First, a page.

This movie falls flat. It’s supposed to be funny, but it isn’t really. The biggest problem I think is the character of Burt Gummer. He’s just not very interesting to build a movie around. He gets wacky at one point when he’s trapped in the burning sun for hours, but even wacky, he’s just not interestingly wacky. It may just be nostalgia (I haven’t seen the first movie in at least 10 years), but I think the same character was much more fun in the first movie. Maybe it’s just the fact that somebody like this doesn’t fit as a main character. He’s just too unlikeable.

Aside from that, there’s no particularly exciting monster chases. There’s a scene where his cameraman (the other main character) is walking through a pitch-black cave that he knows is the nest of the graboids, and his only source of light is flares, which only give him short periods of light. This could’ve been unbelievably nerve-wracking, but it’s just not presented in a scary way at all. He kind of fumbles along, comes across a single monster at one point and manages to avoid it easily, and that’s that.

There’s also hacky writing, like incredibly obvious foreshadowing (for example, this girl who for some reason uses a car battery to electrocute the ground to make worms surface for fishing bait... hmm, wonder if that will have any relation to the giant killer worms at any point???), and really cardboard characters and relationships doing everything exactly how you would expect. And broken physics - a car that’s lit on fire will somehow explode if a flaming arrow hits it. It’s the arrow that pushes it over the top into explosion territory. Just not good.

My Rating: 2/5 Graboid Eggs.

My Movie Idea: This is a vague one, but this movie got me thinking about the idea of humankind’s place in the world. The Earth is a safe place for us. I mean, we have completely mastered it, we are the deadliest thing here by a mile, and as a society, nothing here poses any threat to us (except us...). So what if that changed? Aliens are boring, so the best I can think of is just digging a hole that breaks into an underworld that we never knew existed, and all these subterranean creatures come storming up onto the surface. Not smart ones, just wild animals, but animals so dangerous that life on Earth completely changes. How different would the world be if you spent every day fighting for survival rather than punching buttons for a paycheck?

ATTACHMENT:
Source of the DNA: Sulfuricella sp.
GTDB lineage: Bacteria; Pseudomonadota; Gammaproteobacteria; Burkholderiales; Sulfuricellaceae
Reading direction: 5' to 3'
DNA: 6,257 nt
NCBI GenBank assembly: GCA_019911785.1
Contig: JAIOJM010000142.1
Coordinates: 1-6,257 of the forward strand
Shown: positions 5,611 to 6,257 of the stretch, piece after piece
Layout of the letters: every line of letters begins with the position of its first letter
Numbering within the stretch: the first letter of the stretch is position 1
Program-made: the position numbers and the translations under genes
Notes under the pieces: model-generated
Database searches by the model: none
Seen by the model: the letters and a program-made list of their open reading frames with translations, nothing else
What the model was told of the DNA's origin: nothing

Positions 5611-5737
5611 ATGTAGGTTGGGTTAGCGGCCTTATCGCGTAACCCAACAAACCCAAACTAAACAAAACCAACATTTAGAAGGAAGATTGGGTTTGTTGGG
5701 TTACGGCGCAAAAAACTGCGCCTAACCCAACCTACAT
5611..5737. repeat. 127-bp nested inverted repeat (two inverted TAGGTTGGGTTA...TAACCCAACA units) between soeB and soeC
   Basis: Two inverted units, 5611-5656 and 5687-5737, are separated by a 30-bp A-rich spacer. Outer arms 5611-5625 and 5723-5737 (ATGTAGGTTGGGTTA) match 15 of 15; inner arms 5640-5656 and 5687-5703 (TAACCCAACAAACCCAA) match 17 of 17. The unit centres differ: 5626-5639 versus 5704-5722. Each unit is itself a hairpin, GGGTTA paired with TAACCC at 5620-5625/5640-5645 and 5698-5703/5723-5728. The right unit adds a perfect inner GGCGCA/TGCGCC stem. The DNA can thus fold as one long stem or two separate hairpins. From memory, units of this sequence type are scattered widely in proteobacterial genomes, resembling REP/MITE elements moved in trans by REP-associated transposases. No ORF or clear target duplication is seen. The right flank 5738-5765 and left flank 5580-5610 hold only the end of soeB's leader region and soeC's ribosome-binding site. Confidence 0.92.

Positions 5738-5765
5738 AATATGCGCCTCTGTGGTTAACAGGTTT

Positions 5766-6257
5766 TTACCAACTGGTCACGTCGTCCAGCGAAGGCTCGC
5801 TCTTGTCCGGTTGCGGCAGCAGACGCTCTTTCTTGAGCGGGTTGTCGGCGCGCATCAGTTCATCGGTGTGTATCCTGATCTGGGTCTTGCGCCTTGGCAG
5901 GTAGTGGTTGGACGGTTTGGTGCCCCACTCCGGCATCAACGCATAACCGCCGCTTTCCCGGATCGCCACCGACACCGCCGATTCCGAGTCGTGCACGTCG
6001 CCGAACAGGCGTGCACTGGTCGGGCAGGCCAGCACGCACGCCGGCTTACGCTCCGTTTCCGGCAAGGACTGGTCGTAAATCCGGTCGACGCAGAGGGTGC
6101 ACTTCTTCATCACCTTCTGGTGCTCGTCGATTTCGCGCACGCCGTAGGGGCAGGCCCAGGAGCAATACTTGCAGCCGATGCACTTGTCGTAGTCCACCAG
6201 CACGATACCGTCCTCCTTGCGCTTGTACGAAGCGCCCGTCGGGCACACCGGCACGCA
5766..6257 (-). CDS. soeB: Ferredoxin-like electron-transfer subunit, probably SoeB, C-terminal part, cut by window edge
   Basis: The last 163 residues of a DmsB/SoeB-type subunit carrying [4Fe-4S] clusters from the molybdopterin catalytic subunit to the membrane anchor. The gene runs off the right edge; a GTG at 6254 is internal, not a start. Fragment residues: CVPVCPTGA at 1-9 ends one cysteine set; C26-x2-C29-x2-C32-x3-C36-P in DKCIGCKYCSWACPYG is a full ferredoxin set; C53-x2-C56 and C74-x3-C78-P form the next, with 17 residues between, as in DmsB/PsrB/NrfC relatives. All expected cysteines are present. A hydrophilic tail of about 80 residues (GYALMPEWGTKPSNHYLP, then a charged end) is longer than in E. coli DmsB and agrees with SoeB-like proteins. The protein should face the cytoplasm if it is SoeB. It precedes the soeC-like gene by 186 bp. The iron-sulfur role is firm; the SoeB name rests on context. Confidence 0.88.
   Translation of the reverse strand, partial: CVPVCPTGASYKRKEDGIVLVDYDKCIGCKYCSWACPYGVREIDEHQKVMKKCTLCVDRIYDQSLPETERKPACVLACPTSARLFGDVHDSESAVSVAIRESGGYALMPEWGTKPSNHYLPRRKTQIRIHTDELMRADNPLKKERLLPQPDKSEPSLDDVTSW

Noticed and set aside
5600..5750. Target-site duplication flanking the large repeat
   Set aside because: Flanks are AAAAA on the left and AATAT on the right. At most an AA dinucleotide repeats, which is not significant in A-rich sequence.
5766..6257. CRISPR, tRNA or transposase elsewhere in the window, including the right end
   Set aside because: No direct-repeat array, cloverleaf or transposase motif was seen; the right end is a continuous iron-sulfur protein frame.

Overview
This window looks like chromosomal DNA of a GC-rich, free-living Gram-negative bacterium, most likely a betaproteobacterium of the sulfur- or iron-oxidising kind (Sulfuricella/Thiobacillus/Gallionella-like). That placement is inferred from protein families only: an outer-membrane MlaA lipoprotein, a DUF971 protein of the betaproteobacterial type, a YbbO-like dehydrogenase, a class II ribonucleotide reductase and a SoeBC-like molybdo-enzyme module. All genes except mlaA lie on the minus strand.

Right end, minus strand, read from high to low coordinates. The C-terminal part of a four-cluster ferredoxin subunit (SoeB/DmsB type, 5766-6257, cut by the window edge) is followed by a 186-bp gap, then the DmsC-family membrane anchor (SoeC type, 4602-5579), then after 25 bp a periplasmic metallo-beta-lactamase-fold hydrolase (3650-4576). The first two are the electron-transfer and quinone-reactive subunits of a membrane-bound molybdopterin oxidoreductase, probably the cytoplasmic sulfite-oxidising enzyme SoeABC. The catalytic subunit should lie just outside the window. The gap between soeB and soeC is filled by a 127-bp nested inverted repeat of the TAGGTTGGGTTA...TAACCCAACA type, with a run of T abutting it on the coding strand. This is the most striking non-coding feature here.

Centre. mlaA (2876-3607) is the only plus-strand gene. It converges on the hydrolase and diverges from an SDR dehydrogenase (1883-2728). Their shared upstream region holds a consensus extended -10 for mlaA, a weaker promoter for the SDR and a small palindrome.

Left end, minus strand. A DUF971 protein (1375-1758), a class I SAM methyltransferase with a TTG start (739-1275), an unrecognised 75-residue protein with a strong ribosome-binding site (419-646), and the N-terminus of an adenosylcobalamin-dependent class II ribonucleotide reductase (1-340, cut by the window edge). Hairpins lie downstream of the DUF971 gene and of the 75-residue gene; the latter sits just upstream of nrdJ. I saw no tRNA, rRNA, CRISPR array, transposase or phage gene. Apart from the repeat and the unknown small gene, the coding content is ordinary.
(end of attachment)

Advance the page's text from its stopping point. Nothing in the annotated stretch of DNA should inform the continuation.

In the end, the philosophical idea is interesting, but the reality of it as a movie is nothing new at all: it’s every zombie movie, every alien invasion, all kinds of other things. I just had fun thinking about it, though I don’t know how to make it a special and different movie.
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Belittling Horror Excessively: Mercy07:18 AM -- Thu October 22, 2015

Mercy

My Review: This movie is based on the Stephen King short story “Gramma”. Very loosely. What they really do is have a totally different story, which ends in the short story’s plot. The last quarter of this movie is the short story, but expanded with some other weird stuff.

So what that means for those who haven’t read the story is that this is the story of a pre-teen boy who liked hanging out with his Grandma. She was clearly a witch in some way, definitely some weird stuff going on there (which later gets explained in detail), but she was pretty much a mother to him, even though he had an actual mother. Later on, you realize their whole family is really messed up due to a lot of ancient history, which is really Grandma’s fault (and of course the demon she made a pact with, as usual), so that explains why his actual mother wasn’t a really good mother. Anyway, a year or two later, Grandma has gotten strangely and nastily senile, and the family takes her home from the care facility she’s been in, because it’s a really bad place. Eventually she dies, after a lot of inter-family drama, and sadly for the boy, he’s the only one home when she dies. And then things get weird, because she’s not acting the way dead people normally do, what with all the running around and trying to kill him.